In addition, Apple has frustrated some clients using its iAd advertising platform with a lack of transparency about campaign metrics (see story).

And while rich media mobile advertising is all the rage, iAd is not the only game in town. Independent players such as Medialets, Rhythm NewMedia, iVdopia and Crisp could benefit from

?As mobile advertising matures, publishers and agencies will ultimately benefit from running third-party rich media,? Mr. Fridman said. ?It might cost an extra, but it will result in more frequent and larger buys.

?Online is a reasonable facsimile,? he said. ?Agencies are not using ad networks? own rich media, whereas iAd is both an ad network and a rich media platform.

?This is not how the online industry is working.?

How much brand interest Apple is able to generate long-term remains to be seen.

"Apple is clearly focusing on the ultra premium segment of advertisers who can spend several million dollars against one platform or handset," Paran Johar, Los Angeles-based chief marketing officer of Jumptap.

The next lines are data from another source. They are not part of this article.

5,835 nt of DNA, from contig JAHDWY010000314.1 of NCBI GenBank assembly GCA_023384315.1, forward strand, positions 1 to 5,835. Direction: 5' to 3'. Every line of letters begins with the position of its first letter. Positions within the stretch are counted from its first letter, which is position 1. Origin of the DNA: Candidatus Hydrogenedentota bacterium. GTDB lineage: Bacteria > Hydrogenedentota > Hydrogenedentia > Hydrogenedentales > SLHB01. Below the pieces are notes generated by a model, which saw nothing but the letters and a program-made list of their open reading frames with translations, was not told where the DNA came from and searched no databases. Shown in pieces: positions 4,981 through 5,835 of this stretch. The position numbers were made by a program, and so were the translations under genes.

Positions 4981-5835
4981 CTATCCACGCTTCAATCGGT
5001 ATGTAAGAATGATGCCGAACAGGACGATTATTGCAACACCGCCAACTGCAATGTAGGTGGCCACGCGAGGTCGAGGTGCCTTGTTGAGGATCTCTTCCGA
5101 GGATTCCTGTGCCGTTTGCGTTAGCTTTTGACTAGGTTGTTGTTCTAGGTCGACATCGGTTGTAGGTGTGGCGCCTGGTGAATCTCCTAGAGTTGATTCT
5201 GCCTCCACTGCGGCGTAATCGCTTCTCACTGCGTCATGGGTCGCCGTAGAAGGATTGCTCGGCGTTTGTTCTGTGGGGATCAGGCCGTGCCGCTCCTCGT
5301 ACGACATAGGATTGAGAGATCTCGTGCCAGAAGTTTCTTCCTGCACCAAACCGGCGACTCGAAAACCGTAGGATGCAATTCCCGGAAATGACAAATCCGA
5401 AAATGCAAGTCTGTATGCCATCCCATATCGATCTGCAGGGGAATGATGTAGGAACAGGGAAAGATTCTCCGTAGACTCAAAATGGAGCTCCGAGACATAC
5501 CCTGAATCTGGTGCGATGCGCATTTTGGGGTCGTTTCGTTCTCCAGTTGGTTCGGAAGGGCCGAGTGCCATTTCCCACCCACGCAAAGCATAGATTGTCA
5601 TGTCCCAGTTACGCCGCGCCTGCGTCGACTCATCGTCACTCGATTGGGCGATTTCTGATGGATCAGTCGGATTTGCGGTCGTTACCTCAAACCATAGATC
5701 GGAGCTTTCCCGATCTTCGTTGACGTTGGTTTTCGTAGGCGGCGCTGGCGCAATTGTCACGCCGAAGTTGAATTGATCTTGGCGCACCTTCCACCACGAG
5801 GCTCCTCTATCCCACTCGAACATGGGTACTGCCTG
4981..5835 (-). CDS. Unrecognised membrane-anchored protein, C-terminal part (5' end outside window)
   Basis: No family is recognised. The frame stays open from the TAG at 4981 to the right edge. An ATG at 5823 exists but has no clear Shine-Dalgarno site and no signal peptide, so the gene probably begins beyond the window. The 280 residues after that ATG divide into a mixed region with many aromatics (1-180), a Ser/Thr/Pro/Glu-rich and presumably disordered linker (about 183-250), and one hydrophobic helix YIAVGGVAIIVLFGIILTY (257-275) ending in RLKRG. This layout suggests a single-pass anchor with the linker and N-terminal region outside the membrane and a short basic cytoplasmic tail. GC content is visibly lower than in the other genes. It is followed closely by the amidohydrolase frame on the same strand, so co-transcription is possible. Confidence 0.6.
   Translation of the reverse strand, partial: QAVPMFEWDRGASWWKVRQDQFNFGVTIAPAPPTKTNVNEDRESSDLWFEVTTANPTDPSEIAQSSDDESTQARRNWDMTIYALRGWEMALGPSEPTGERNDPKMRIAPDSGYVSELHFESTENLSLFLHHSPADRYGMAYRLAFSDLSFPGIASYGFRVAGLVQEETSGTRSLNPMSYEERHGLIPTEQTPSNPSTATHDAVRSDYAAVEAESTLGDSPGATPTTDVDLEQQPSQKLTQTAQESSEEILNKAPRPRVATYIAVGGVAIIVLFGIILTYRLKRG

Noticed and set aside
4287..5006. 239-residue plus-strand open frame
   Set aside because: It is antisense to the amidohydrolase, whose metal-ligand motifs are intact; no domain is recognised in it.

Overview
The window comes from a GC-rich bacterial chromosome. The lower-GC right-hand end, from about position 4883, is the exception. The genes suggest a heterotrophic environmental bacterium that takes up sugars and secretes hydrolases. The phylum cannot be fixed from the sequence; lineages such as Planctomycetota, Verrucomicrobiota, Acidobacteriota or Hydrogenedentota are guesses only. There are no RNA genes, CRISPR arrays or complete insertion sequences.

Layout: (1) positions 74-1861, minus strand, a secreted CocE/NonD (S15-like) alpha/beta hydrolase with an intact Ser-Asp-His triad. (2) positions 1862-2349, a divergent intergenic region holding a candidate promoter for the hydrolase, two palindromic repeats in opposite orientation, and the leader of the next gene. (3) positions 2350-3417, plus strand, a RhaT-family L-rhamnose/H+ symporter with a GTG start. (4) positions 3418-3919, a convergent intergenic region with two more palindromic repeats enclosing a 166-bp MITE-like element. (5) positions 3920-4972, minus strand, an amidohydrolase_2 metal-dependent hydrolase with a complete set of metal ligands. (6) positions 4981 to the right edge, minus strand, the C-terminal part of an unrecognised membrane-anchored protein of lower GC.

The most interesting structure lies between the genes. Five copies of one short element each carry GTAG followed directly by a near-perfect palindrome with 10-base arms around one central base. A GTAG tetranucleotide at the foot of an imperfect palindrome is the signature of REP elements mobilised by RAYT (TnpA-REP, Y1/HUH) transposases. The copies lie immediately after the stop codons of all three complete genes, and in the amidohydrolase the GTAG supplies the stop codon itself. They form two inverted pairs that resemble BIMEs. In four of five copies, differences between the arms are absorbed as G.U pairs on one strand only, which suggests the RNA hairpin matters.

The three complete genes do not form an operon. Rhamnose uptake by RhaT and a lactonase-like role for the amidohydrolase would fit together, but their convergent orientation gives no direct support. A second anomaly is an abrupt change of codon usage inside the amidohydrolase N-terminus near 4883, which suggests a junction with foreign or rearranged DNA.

"This is great news for Jumptap as our premium ad network has rich media comparable to iAd and we offer performance advertisers a marketplace to achieve their direct response goals," he said.

Whether or not this decision is the best way to optimize its resources and position itself in the mobile advertising industry, Apple is selling enough devices that it should not be catastrophic for its bottom line.

?It makes sense, especially now that Google has its own ad network that it has integrated, that Apple is very focused on selling its own inventory,? said Julie Ask, San Francisco-based principal analyst at Forrester Research. ?It seems like a natural part of the process of any acquisition.

?Apple only has so many resources so it has to focus,? she said. ?Apple is not in the business of have the widest-reaching ad network?it?s in the business of providing a great experience on its own devices.?